Chairman_Mao wrote:

If Minority Report were real, would Tom Cruise be racing to every pre-crime scene to stop cops from committing a crime of passion, or would they all get rounded up due to pre-meditation?

This is almost exactly the plot from Marvel's current big event Civil War 2.

Chairman_Mao wrote:

If Minority Report were real, would Tom Cruise be racing to every pre-crime scene to stop cops from committing a crime of passion, or would they all get rounded up due to pre-meditation?

Probably too busy rounding up whoever was filming the cops.

Charlotte released body cam and dash cam. Honestly can't tell much from the body cam as it's so shaky.

But the dash cam is pretty clear. He gets out of the car, turns towards police, starts backing away and then they gun him down.

Stele wrote:

Charlotte released body cam and dash cam. Honestly can't tell much from the body cam as it's so shaky.

But the dash cam is pretty clear. He gets out of the car, turns towards police, starts backing away and then they gun him down.

:(

You can't really make out what he has (if anything) in he's left hand. The video is darker on that left side. His hands were at his side and there seems to be no visible attempt to reach for anything, but it's hard to tell. I'd like to also know the timing of everything. Why are the cops screaming drop the gun and at what point? Not clear enough information to really make a judgment in my opinion.

Yeah you can't see the hands. It just doesn't appear threatening from what little you can see.

Still a lot of questions.

What I see in a lot of these videos that get released are that the officers are extremely on edge for situations that have no evidence of needing escalation yet. It makes me wonder how much of these nefarious issues have to do with staffing issues (underpaid, overworked, not properly trained, etc.)

Totally not saying that racism and profiling aren't playing a part here, nor am I abdicating responsibility of individuals. Just saying that clearly this would be stressful work and cities seem to be terrible managing/funding these.

kuddles wrote:

What I see in a lot of these videos that get released are that the officers are extremely on edge for situations that have no evidence of needing escalation yet. It makes me wonder how much of these nefarious issues have to do with staffing issues (underpaid, overworked, not properly trained, etc.)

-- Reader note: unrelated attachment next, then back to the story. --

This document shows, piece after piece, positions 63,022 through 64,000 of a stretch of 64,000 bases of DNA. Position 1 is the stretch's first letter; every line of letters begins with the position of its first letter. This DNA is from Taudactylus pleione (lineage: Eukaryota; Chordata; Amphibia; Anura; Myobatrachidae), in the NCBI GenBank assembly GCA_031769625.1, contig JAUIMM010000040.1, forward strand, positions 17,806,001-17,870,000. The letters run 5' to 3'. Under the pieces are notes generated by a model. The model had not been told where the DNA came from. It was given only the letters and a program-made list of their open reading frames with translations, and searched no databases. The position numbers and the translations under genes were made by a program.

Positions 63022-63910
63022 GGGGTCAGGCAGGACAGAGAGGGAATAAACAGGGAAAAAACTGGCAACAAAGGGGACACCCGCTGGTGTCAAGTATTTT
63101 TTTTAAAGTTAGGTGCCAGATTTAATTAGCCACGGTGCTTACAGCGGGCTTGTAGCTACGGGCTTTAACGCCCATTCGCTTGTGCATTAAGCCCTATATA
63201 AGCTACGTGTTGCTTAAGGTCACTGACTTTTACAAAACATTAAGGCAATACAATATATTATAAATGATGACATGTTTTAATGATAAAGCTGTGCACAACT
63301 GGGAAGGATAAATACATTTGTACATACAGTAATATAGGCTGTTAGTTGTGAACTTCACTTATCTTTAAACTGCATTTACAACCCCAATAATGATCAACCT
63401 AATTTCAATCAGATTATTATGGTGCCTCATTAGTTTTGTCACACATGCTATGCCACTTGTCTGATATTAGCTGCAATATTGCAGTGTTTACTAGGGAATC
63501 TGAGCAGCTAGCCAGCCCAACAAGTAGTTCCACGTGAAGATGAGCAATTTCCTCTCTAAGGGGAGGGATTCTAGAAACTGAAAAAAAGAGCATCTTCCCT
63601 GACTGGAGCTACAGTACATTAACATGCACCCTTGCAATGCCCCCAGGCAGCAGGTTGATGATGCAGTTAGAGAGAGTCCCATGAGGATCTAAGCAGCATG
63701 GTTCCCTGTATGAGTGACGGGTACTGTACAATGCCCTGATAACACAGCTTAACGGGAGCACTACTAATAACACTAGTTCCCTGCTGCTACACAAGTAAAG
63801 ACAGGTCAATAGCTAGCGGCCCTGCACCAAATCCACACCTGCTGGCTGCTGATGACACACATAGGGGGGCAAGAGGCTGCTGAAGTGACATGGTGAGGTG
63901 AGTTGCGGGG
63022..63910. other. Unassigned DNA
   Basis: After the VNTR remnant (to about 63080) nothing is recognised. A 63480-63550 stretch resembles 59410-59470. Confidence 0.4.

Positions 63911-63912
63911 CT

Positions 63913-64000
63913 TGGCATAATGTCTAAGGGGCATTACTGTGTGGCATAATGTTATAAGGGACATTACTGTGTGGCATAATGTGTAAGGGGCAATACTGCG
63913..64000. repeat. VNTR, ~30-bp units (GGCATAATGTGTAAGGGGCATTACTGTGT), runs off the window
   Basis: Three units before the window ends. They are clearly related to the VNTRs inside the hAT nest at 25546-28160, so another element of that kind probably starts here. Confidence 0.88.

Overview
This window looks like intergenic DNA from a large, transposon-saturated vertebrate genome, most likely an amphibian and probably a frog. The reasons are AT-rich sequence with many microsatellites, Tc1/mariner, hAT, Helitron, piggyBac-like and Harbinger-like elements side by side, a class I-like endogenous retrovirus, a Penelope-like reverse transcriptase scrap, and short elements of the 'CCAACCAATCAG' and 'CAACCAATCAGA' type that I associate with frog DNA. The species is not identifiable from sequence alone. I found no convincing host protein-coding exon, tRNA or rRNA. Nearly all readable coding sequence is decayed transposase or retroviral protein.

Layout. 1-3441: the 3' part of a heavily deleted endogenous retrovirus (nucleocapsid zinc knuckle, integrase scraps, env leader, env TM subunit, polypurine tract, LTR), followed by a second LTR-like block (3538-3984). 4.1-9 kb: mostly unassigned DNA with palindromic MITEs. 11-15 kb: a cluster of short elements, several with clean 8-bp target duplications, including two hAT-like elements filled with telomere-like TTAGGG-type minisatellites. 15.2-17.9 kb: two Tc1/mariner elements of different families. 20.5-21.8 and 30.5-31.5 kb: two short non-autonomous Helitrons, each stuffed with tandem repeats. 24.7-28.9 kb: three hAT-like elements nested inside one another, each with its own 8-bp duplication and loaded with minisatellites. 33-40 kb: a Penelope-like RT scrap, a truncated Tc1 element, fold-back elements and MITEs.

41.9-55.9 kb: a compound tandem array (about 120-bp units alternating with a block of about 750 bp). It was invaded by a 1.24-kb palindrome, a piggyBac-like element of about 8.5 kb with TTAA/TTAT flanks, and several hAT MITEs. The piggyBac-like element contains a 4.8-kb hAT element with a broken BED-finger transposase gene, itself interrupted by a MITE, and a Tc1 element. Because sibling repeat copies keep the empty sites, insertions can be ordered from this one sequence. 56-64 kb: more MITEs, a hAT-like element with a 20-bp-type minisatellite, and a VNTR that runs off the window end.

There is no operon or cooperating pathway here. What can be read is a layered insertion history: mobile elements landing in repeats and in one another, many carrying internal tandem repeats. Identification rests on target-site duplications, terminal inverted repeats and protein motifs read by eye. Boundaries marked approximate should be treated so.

Totally not saying that racism and profiling aren't playing a part here, nor am I abdicating responsibility of individuals. Just saying that clearly this would be stressful work and cities seem to be terrible managing/funding these.

A quip that I heard really rings true for me. "Police, on a daily basis, deal with people who are having their worst possible day". That goes for both criminals and victims of crime. I can easily see how it leads to a default "en-garde" stance.

Which isn't to forgive police brutality at all, but is all the more reason why their training and procedural guidance needs to be on-point to account for this fact

Steroids may also be playing a role.

Well, there's at least one way that the Carlottle police were in violation of their own policy: the body camera wasn't turned on until after Keith Scott had already been shot.

I'm leaning towards the position that police should be required to record their evidence for initiating an interaction before they do it. If you might have to shoot someone, save us all a lot of time and film why first. That, or put cameras on the guns. If we're going to keep shooting people, at least record what the police were actually aiming at.

If an officer steps outside of the vehicle the camera should turn on. End of story. Not optional to turn it on or off. I don't understand why this wasn't in the design in the first place.

JC wrote:

If an officer steps outside of the vehicle the camera should turn on. End of story. Not optional to turn it on or off. I don't understand why this wasn't in the design in the first place.

Because privacy.

Police interview a criminal informant. Boom, cover is blown, as footage is publicly available.

Police interactions with minors require that the camera be turned off.

What about the police witnessing a rape? You want that footage publicly accesssible?

There's a step you're missing between being recorded and being publicly accessible. Otherwise there'd be no Hillary email scandal.

Jonman wrote:
JC wrote:

If an officer steps outside of the vehicle the camera should turn on. End of story. Not optional to turn it on or off. I don't understand why this wasn't in the design in the first place.

Because privacy.

Police interview a criminal informant. Boom, cover is blown, as footage is publicly available.

Police interactions with minors require that the camera be turned off.

What about the police witnessing a rape? You want that footage publicly accesssible?

Tagging system. This timestamp to that timestamp are one of the situations you mentioned, they don't become public. You still have the problem of them claiming it's a situation that should be redacted when it shouldn't, but there are ways around that. Can't redact if it's an officer-involved shooting, etc...

Stele wrote:

Yeah you can't see the hands. It just doesn't appear threatening from what little you can see.

Still a lot of questions.

Number one, still being, if they were pursuing a warrant on someone completely unrelated and, last I heard, in no way resembling the victim, why did these numerous cops decide it was necessary to detour to a guy sitting in his car?